Synopses & Reviews
The untold story of why America is so culturally and politically divided
America may be more diverse than ever coast to coast, but the places where we live are becoming increasingly crowded with people who live, think, and vote as we do. This social transformation didn't happed by accident. Weve built a country where we can all choose the neighborhood -- and religion and news show -- most compatible with our lifestyle and beliefs. And we are living with the consequences of this way-of-life segregation. Our country has become so polarized, so ideologically inbred, that people dont know and cant understand those who live just a few miles away. The reason for this situation, and the dire implications for our country, is the subject of this groundbreaking work.
In 2004, the journalist Bill Bishop, armed with original and startling demographic data, made national news in a series of articles showing how Americans have been sorting themselves over the past three decades into alarmingly homogeneous communities -- not by region or by red state or blue state, but by city and even neighborhood. In The Big Sort, Bishop deepens his analysis in a brilliantly reported book that makes its case from the ground up, starting with stories about how we live today and then drawing on history, economics, and our changing political landscape to create one of the most compelling big-picture accounts of America in recent memory.
The Big Sort will draw comparisons to Robert Putnam's Bowling Alone and Richard Florida's The Rise of the Creative Class and will redefine the way Americans think about themselves for decades to come.
"Essential reading for activists, poli-sci types, journalists and trend-watchers." Kirkus Reviews
"A timely, highly readable discussion of American neighborhoods and the implications of who lives in them." Library Journal
"A book posing hard questions across the political spectrum." Booklist, ALA, Boxed Review
"Bishop's argument is meticulously researchedsurveys and polls proliferateand his reach is broad." Publishers Weekly
"a gripping new book" - The Economist
"Jam-packed with fascinating data, "The Big Sort" presents a provocative portrait of the splintering of America." Boston Globe
"[a] rich and challenging book about the ways in which the citizens of this country have, in the past generation, rearranged themselves into discrete enclaves that have little to say to one another and little incentive to bother trying." The Wall Street Journal
In the tradition of "The Affluent Society" and "Bowling Alone," this work illustrates that neighborhoods are becoming increasingly crowded with people who live, think, and vote alike. The reason for this situation, and the dire implications for our country, is the subject of this groundbreaking work.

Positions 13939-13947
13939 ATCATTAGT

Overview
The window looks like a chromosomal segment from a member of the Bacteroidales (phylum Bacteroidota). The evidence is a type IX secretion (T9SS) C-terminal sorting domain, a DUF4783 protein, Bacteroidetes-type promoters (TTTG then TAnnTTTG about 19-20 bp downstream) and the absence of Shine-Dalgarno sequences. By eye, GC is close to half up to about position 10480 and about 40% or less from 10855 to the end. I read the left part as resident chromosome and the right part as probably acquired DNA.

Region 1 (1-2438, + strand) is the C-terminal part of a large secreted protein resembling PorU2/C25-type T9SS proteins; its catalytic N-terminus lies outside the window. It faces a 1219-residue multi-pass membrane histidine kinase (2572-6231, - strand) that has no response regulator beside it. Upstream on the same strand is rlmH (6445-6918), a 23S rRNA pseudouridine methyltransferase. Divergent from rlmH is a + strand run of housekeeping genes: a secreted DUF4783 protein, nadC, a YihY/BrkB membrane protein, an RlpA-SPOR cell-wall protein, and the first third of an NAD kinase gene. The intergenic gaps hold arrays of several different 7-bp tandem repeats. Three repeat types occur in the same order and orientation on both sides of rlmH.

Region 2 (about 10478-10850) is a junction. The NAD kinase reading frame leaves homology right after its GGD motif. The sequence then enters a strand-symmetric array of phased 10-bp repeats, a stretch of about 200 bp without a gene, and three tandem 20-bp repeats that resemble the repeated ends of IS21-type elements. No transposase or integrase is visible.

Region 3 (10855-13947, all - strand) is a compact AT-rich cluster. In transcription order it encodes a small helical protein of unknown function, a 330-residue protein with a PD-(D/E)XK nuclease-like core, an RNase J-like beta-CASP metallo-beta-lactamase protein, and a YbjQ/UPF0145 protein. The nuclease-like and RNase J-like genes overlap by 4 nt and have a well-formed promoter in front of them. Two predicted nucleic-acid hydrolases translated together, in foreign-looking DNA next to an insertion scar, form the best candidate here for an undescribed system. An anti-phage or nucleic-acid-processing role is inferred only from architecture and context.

In 2004, journalist Bill Bishop coined the term "the big sort." Armed with startling new demographic data, he made national news in a series of articles showing how Americans have been sorting themselves into alarmingly homogeneous communities -- not by region or by state, but by city and even neighborhood. Over the past three decades, we have been choosing the neighborhood (and church and news show) compatible with our lifestyle and beliefs. The result is a country that has become so polarized, so ideologically inbred that people don't know and can't understand those who live a few miles away. How this came to be, and its dire implications for our country, is the subject of this ground-breaking work.
In The Big Sort, Bishop has taken his analysis to a new level. He begins with stories about how we live today and then draws on history, economics and our changing political landscape to create one of the most compelling big-picture accounts of America in recent memory.
About the Author
BILL BISHOP was a reporter for the Austin American-Statesman when he began research on city growth and political polarization with the sociologist and statistician Robert Cushing. Bishop has worked as a columnist for the Lexington Herald-Leader, and, with his wife, owned and operated the Bastrop County Times, a weekly newspaper in Smithville, Texas. He lives in Austin.
Table of Contents
Introduction 1 Part I: The Power of Place 1. The Age of Political Segregation 19 2. The Politics of Migration 41 3. The Psychology of the Tribe 58
Part II: The Silent Revolution 4. Culture Shift: The 1965 Unraveling 81 5. The Beginning of Division: Beauty and Salvation in 1974 105 6. The Economics of the Big Sort: Culture and Growth in the 1990s 129
Part III: The Way We Live Today 7. Religion: The Missionary and the Megachurch 159 8. Advertising: Grace Slick, Tricia Nixon, and You 182 9. Lifestyle: Books, Beer, Bikes, and Birkenstocks” 196
Part IV: The Politics of People Like Us 10. Choosing a Side 221 11. The Big Sort Campaign 249 12. To Marry Your Enemies 276
Acknowledgments 307 Notes 310 Selected Bibliography 337 Index 350